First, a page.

A Swiss bank on May 29 suspended new transactions with Iran and said it was winding down Iran-related activities while two Indian banks reportedly asked exporters to complete their financial transactions with Iran by August.
The moves from Swiss lender Banque de Commerce et de Placements (BCP) and India’s IndusInd and UCO come in the wake of US President Donald Trump’s May 8 announcement that Washington is unilaterally withdrawing from the multilateral Ian nuclear deal and is preparing to impose highest-level sanctions on Iran, with sanctions to be extended to foreign traders and investors who remain in business with the Islamic Republic. Iran retains firm hopes that at least China and India—the two biggest markets for its vital oil exports—will pay little heed to the US sanctions while the European Union and Russia are working out what practical protection they can offer their firms from secondary sanctions stemming from the American action against Iran.
Geneva-headquartered BCP, founded in 1963, has been among the players active in Iran-related trade finance in commodities, finance sources told Reuters.
“We have suspended any new transaction related to Iran after May 8, 2018 and started the ‘wind down period’ within the framework of the OFAC [Office of Foreign Assets Control of the US Treasury] announcement,” BCP said in an emailed statement to the news agency.
The Federation of Indian Exporters Organisation (FIEO) told Reuters that the IndusInd and UCO banks, which facilitate trade with Iran, have informed Indian exporters they should wind up their deals with the Islamic Republic by August 6.
Earlier in May, Germany’s second largest lender DZ Bank said it would halt financial transactions with Iran in July.
If there is an exodus by the very limited number of foreign banks that were willing to process transactions with Iran even before the Trump nuclear deal exit and sanctions announcement, it will come as a big blow to the country, particularly where trade finance is concerned.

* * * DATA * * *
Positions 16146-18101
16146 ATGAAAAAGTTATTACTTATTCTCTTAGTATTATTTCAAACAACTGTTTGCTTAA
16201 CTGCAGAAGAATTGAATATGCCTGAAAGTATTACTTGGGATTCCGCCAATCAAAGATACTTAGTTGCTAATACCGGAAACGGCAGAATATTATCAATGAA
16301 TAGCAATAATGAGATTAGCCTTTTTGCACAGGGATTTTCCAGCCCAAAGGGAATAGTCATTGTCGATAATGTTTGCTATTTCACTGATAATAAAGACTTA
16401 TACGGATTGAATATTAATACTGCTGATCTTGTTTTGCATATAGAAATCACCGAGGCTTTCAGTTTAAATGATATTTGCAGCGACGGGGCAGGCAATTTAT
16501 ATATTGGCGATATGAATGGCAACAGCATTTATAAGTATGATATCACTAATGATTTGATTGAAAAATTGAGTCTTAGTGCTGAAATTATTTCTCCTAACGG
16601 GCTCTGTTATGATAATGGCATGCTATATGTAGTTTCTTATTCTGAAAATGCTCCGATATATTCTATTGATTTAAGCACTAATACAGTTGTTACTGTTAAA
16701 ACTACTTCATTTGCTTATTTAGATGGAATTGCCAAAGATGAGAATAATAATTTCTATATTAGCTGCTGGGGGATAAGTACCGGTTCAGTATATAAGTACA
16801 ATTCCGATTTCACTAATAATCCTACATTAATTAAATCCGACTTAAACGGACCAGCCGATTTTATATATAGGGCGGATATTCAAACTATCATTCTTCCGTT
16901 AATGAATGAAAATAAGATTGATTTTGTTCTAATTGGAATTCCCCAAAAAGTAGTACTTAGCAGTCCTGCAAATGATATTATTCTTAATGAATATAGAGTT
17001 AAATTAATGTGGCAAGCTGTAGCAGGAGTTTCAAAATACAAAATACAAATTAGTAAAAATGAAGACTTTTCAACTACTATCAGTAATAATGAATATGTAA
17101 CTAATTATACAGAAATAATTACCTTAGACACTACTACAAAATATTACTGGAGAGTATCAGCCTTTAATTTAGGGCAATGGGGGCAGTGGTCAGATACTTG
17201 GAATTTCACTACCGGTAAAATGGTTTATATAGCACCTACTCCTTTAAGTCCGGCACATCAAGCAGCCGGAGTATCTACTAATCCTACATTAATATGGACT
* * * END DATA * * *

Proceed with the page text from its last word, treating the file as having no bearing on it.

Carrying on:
Separately, more bad news for Iran emerged on May 29 when Lukoil, Russia’s second biggest oil producer, said it would not presently go ahead with plans to develop projects in Iran due to the threat of US sanctions.
Lukoil has been in talks with Iran over developing the Abe Timur and Mansuri oil fields.
May 29 also saw Czech daily Lidove noviny report that Czech Republic Industry Minister Tomas Huner had postponed indefinitely a planned June trade mission to Iran after the foreign ministry failed to support it. The foreign ministry reportedly cited the issue of possible US sanctions to explain its stance. The newspaper said no bank in the Czech Republic is willing to finance exports to Iran under current conditions.
On May 28, Dutch-based Booking.com was reported to be halting its operations in Iran due to the impending US sanctions. The move was disclosed by the Hoteliers Association of Iran.
The US firm was one of the tech megaliths to enter the Iranian market and sign deals with local hotels. The company was represented by its Middle East subsidiary at the 2017 Iran Tourism Fair in Tehran and as of January 2018 said it would accept local payments in rials.
Hoteliers Association of Iran director Jamshid Hamzezadeh said that given the relatively low number of Iran hotel bookings carried out on Booking.com, the company’s withdrawal will not have a considerable impact on the country’s tourism industry or on the number of foreign tourists visiting Iran.
As things stand, no foreign company will be able work with Iranian hotels, leaving only a handful of local operators who have foreign subsidiaries to address the required work.
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